Given a trained neural network that models a scalar-valued prediction function (also commonly referred to as a prediction score) for each class of a classification problem, and given an input vector , we are interested in computing for each input dimension of a relevance score quantifying the relevance of w.r.t to a considered target class of interest . In others words, we want to analyze which features of are important for the classifier’s decision toward or against a class .

In order to estimate the relevance of a pool of input space dimensions or variables (e.g. in NLP, when using distributed word embeddings as input, we would like to compute the relevance of a word, and not just of its single vector dimensions), we simply sum up the relevance scores of its constituting dimensions .

In this described framework, there are two alternative methods to obtain the single input variable’s relevance in the first place, which we detail in the following subsections.

2.1 Gradient-based Sensitivity Analysis (SA)

The relevances can be obtained by computing squared partial derivatives:

For a neural network classifier, these derivatives can be obtained by standard gradient backpropagation (Rumelhart et al., 1986), and are made available by most neural network toolboxes. We refer to the above definition of relevance as Sensitivity Analysis (SA) (Dimopoulos et al., 1995; Gevrey et al., 2003). A similar technique was previously used in computer vision by (Simonyan et al., 2014), and in NLP by (Li et al., 2016a).

Note that if we sum up the relevances of all input space dimensions , we obtain the quantity , thus SA can be interpreted as a decomposition of the squared gradient norm.

2.2 Layer-wise Relevance Propagation (LRP)

Another technique to compute relevances was proposed in (Bach et al., 2015) as the Layer-wise Relevance Propagation (LRP) algorithm. It is based on a layer-wise relevance conservation principle, and, for a given input , it redistributes the quantity , starting from the output layer of the network and backpropagating this quantity up to the input layer. The LRP relevance propagation procedure can be described layer-by-layer for each type of layer occurring in a deep convolutional neural network (weighted linear connections following non-linear activation, pooling, normalization), and consists in defining rules for attributing relevance to lower-layer neurons given the relevances of upper-layer neurons. Hereby each intermediate layer neuron gets attributed a relevance score, up to the input layer neurons.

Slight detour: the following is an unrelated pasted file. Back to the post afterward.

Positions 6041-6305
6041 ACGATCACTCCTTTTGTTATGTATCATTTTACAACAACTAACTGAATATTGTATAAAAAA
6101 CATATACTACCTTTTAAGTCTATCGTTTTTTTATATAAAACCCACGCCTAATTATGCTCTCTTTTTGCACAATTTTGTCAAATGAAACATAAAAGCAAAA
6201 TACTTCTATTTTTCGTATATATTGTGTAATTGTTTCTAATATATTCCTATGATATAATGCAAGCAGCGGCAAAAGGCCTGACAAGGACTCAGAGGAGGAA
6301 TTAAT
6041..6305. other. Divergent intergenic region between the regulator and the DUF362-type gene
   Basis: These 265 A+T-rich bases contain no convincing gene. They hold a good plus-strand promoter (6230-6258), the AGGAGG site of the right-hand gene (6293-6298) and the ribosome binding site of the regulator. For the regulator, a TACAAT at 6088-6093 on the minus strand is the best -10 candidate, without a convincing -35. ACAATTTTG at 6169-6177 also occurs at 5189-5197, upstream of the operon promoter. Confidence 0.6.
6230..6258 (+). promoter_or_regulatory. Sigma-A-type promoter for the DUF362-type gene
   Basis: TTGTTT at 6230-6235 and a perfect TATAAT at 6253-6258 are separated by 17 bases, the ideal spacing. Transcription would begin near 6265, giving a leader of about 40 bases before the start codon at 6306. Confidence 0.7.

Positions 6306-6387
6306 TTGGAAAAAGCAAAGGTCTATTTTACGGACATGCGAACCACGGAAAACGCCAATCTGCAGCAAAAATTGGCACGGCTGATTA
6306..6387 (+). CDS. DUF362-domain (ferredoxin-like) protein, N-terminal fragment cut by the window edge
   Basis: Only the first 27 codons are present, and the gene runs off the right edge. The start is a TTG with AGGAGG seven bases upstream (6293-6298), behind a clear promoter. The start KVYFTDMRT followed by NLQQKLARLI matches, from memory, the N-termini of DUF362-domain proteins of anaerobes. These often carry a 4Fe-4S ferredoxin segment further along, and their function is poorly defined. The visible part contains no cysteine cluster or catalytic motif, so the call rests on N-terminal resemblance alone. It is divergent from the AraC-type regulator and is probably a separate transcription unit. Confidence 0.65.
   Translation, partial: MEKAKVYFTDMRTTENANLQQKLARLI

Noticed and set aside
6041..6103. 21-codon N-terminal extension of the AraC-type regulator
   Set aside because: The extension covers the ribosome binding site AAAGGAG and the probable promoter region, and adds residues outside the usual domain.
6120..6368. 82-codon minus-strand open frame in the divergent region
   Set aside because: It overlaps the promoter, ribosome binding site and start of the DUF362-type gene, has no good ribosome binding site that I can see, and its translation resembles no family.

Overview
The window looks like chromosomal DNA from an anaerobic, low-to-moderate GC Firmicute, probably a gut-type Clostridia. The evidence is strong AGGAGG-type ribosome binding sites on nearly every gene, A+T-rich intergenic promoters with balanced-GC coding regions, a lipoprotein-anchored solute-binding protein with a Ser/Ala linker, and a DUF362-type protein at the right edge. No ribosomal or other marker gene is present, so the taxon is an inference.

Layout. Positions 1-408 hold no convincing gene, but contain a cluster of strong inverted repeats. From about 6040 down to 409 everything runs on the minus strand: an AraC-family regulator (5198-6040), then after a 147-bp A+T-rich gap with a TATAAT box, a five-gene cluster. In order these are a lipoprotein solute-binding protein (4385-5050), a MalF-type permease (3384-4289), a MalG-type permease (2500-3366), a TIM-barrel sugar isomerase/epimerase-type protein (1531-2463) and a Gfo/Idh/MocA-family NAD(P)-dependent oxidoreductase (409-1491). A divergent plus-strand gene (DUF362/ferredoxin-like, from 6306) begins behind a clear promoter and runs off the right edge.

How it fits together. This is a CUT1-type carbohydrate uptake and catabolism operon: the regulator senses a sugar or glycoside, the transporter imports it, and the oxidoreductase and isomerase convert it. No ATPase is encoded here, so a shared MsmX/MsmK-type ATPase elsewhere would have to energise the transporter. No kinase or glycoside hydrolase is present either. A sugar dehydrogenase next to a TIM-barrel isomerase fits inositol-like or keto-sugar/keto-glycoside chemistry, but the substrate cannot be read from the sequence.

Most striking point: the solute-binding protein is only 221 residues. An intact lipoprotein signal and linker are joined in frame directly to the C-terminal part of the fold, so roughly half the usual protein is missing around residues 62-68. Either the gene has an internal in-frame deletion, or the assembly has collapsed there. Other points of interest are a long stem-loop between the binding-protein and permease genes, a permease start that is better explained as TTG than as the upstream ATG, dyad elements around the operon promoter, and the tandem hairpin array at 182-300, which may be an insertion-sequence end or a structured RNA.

In the case of recurrent neural network architectures such as LSTMs (Hochreiter and Schmidhuber, 1997) and GRUs (Cho et al., 2014), there are two types of neural connections involved: many-to-one weighted linear connections, and two-to-one multiplicative interactions. Hence, we restrict our definition of the LRP procedure to these types of connections. Note that, for simplification, we refrain from explicitly introducing a notation for non-linear activation functions; if such an activation is present at a neuron, we always take into account the activated lower-layer neuron’s value in the subsequent formulas.

In order to compute the input space relevances, we start by setting the relevance of the output layer neuron corresponding to the target class of interest to the value , and simply ignore the other output layer neurons (or equivalently set their relevance to zero). Then, we compute layer-by-layer a relevance score for each intermediate lower-layer neuron accordingly to one of the subsequent formulas, depending on the type of connection involved.

Weighted Connections. Let be an upper-layer neuron, whose value in the forward pass is computed as , where are the lower-layer neurons, and , are the connection weights and biases.

Given the relevances of the upper-layer neurons , the goal is to compute the lower-layer relevances of the neurons . (In the particular case of the output layer, we have a single upper-layer neuron , whose relevance is set to its value, more precisely we set to start the LRP procedure.) The relevance redistribution onto lower-layer neurons is performed in two steps. First, by computing relevance messages going from upper-layer neurons to lower-layer neurons . Then, by summing up incoming messages for each lower-layer neuron to obtain the relevance . The messages are computed as a fraction of the relevance accordingly to the following rule: